A journalist recalls staying connected to the Longhorns from across the globe.
When you’re watching a night game eight time zones ahead, it’s good to try to sleep a few hours before kickoff. That was the plan at least, until the country I was living in was plunged into crisis and uncertainty.
It was late in the evening on January 4, 2006, when Israeli Prime Minister Ariel Sharon suffered a catastrophic stroke and sank into a coma just hours before kickoff at the Rose Bowl, where Vince Young would win UT its first title in over 30 years. Any hope of sleeping before the game went out the window and instead I watched the news nonstop, catching updates from outside the hospital in Tel Aviv and calling my father back in Austin to talk about the title game.
A few hours later another expat—a USC fan from San Diego—came over and we stayed up until dawn watching the greatest football game I’d ever seen. By the time Vince ran into the end zone on 4th down the sun was almost up, and I was talking on the phone to my folks back in Austin, who were on their way to the Drag to join the celebration.
Sleep deprived but high off the victory, I threw on a Longhorns shirt and headed to work, stepping out the door into a country suddenly in turmoil, full of people who couldn’t care less that we’d just shocked the world in Pasadena.
That memory was my sweetest from 14 years spent watching the Longhorns from the other side of the Earth—when I could get a game at all, which was usually just a couple of times a season.
I moved to Israel a few months after graduating from UT in 2002, after spending the first 23 years of my life in Austin, for a year-long Hebrew immersion course and Middle East studies program. After a brief return to Austin, I headed back to Israel, met my wife, enrolled at Tel Aviv University for my MA, and while there, got a job as an editor for Haaretz.com, a news website covering Israel and the Middle East. I was an editor there for 3 years, then I got a job at the Jerusalem Post as a reporter, mainly covering crime and national security, with a speciality in organized crime.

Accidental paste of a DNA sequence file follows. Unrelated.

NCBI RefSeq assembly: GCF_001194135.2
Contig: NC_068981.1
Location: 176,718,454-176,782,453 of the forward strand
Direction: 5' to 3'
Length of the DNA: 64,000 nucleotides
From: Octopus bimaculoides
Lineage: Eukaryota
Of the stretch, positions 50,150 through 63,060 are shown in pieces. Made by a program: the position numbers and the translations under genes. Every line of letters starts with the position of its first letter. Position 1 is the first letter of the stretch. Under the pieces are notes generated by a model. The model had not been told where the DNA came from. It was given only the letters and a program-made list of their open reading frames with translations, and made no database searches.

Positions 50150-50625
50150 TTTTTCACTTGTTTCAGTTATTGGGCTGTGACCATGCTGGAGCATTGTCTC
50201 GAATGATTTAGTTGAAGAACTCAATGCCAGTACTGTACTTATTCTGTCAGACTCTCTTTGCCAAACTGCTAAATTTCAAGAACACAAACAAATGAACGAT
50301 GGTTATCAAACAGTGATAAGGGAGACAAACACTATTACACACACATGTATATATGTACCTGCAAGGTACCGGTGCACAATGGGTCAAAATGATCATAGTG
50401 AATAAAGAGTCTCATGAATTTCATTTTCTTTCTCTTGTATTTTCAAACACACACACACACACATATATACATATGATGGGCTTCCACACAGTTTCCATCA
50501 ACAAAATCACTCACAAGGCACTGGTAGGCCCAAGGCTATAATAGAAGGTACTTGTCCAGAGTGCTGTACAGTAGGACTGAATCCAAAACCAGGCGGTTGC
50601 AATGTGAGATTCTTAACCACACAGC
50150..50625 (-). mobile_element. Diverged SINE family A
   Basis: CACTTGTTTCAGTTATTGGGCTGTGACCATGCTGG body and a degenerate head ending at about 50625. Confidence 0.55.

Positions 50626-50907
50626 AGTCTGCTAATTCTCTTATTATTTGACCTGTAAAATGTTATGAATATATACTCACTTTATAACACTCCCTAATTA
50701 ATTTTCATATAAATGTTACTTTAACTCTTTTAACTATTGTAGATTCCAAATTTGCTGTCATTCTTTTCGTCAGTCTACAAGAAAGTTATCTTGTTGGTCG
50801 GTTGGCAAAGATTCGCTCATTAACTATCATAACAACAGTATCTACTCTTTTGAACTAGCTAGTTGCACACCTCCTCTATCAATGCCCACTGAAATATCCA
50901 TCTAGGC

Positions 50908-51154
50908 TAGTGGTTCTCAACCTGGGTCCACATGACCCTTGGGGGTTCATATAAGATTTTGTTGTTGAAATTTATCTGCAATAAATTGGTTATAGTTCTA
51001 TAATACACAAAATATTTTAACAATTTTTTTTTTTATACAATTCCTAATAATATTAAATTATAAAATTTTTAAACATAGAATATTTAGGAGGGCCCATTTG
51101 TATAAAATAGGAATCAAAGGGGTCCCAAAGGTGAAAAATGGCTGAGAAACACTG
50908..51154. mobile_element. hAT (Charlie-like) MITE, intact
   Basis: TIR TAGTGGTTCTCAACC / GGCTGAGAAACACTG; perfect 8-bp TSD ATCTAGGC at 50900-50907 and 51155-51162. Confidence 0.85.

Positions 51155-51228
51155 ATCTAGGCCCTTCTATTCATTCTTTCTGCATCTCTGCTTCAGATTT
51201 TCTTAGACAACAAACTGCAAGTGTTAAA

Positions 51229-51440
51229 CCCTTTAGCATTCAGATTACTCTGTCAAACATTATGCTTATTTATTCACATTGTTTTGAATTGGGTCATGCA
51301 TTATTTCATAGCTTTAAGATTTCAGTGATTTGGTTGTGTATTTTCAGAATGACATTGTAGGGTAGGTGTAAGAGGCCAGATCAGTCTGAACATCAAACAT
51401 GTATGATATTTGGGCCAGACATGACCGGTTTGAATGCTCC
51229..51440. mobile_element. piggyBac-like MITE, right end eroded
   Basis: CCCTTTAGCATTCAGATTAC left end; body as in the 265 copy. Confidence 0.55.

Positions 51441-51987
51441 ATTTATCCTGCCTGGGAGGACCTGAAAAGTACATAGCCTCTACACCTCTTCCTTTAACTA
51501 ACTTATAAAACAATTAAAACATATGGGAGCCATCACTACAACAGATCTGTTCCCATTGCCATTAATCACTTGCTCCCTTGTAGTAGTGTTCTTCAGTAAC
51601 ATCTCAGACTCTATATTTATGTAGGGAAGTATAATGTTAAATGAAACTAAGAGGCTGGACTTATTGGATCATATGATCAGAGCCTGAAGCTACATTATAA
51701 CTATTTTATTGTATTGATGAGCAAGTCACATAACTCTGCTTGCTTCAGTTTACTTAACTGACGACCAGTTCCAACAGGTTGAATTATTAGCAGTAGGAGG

Living abroad, you tend to seek out things that remind you of home, which isn’t too tough in Israel, where so much is already so Americanized. College football was pure, distilled Americana that was always distant, unattainable, and something almost no one around me could relate to. Even other expat sports fans I met didn’t seem to understand. They tended to be from the Northeast or the West Coast, not Texas or the South, where college football is something bigger than religion.
It was hardly ever available on TV, and remained something to be consumed in small portions when you lucked out, a rare joy magnified by distance and homesickness.
For the most part, it took real effort and a bit of compromise if you wanted to actually watch a game live. Streaming was sometimes an option, including the time I sat in the press section at a memorial rally for slain Israeli prime minister Yitzhak Rabin in Tel Aviv, watching the OU game on my cellphone. That was already an improvement from all those years I settled for listening to the AM radio broadcast of the Red River Rivalry on my computer.
A mix of UT fandom, nostalgia, and homesickness could have strange consequences, too, like when my first daughter was born in January 2014 (just a couple days after Ariel Sharon finally passed away from the stroke) and I hanged a Longhorns flag in the delivery room for good luck. It just seemed right, even though by the time my second daughter was born two years later, I was so exhausted and ready for her to arrive that somebody could have hung an OU flag in there and I wouldn’t have cared as long as she made it out in one piece.
All those years as a Texas fan came into perspective this year, after I moved back to Austin with my wife and daughters. For the first time in 14 years, I had the privilege to watch an entire UT season in real time from Austin, week after (dreadful) week.
On September 6 I watched the unranked Horns beat a no. 10 Notre Dame team 50-47 at home in Austin. Forty-five minutes after the clock ran out in Darrel K Royal–Texas Memorial Stadium I drove back and forth on Guadalupe, the only guy honking his horn on a street that was far from grid-locked.